Vince went first with no hesitation at all. From my vantage point, I couldn’t see what was happening, but I heard the splash when he hit the water, and then a gleeful yell when he resurfaced. Bonnie was next in line, and I was right behind her. We both clipped into the fixed rope and exchanged nervous looks. Like me, Bonnie is not a huge fan of cliff jumping and this was a tall order for her too. We inched along the ledge until we could see the jump point and Bonnie stepped down and unclipped from the rope. After getting the ok from the guide she took the plunge.

She quickly disappeared from my view, but I could see her splash reaching back upwards toward the top of the cliff. My heart crashed in my chest. It was my turn.

I was almost in a daze as I robotically stepped down onto the jump ledge. I peered over the edge, taking in the dizzying height and looked back at the guide for reassurance. He said I was good to go, and pointed out the trajectory I should aim for. Before I could contemplate the leap any further, I sucked in a huge breath and sprung from the edge.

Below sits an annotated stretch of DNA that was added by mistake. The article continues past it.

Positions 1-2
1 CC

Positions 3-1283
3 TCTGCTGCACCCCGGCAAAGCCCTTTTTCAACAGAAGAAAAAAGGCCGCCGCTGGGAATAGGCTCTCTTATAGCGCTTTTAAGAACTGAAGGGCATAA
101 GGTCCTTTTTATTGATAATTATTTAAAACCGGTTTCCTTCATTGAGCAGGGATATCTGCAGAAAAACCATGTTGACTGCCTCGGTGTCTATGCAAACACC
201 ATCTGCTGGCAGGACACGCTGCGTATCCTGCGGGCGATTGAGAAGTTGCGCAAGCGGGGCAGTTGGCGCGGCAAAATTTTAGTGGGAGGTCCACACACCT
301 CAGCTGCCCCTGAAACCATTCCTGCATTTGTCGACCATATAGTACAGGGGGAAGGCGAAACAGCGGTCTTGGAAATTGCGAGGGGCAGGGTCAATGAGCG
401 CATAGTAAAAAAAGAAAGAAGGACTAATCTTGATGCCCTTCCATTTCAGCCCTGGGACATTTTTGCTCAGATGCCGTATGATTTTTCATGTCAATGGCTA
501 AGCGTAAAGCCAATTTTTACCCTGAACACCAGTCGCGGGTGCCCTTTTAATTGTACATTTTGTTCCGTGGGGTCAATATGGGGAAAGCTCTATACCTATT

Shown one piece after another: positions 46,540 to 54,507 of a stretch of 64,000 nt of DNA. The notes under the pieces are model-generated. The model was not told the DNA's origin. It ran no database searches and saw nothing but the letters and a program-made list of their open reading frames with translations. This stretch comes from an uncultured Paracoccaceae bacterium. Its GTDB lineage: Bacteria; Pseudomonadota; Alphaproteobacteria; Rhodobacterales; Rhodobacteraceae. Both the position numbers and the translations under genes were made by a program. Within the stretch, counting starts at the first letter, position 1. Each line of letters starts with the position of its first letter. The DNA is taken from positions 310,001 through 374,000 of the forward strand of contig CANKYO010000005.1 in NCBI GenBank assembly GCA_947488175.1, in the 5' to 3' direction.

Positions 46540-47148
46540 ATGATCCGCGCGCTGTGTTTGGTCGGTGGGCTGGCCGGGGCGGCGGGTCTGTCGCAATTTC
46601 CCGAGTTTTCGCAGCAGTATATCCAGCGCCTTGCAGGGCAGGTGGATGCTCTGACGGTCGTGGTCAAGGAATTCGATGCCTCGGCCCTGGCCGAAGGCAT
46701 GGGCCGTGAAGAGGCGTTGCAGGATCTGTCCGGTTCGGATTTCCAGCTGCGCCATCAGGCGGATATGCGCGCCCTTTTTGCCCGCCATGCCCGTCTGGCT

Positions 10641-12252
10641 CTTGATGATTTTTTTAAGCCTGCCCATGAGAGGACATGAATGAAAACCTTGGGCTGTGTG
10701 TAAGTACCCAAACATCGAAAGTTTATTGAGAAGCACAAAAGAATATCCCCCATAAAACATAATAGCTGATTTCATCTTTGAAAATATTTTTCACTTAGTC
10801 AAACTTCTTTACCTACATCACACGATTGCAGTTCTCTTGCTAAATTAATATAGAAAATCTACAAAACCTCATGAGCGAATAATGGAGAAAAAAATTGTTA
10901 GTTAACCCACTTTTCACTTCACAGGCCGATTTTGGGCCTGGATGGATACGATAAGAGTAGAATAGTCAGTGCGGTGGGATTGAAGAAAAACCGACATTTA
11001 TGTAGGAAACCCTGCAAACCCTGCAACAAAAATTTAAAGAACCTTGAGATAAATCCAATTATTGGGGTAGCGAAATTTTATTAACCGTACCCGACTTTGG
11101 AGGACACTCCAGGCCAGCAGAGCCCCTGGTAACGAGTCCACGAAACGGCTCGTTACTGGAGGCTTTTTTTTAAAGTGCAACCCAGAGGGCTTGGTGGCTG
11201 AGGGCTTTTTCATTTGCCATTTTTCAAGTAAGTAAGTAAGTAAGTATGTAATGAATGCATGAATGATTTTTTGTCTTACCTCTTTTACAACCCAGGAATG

The free fall felt infinitesimal and never-ending at the same time. In reality it was just a second or two of plummeting through thin air before I hit the water. The force of impact wanted to drag me deep underwater, but my life jacket rocketed me back to the surface where Vince, Bonnie, and the guide were cheering. I let out a holler that I thought sounded happy, but fell somewhere a little closer to frantic when I reviewed my GoPro footage.

As I swam over to the the others, I felt the giddy high of an intense adrenaline release wash over me. I had just faced a major fear and come out the other side. This moment for me was much more significant than just jumping off a cliff. It was the culmination of all of the work I’ve been putting into healing over the past two years, and I was simply bursting with relief/happiness/pride.

The rest of the tour breezed by now that we’d conquered the most intimidating part. We had one more jump, one more rappel, and then a steep hike out of the canyon and back to the vans. The warm glow of accomplishment that I felt stayed with me all the way back to Extreme Dominica’s headquarters where we drank cocoa tea and ate watermelon before making our way back to the Ramelton Estate to start preparing for our departure the next day.

Canyoning was the best way we could have possibly ended our trip, and the four of us agreed that it had been one of the week’s major highlights. None of us were too eager to fly back home the next day, but we did make the most of the rest of our time on the island. Dominica is a truly special place, and I sincerely hope that I will be there again someday.

Check out our canyoning adventure and other highlights from the trip in my vlog!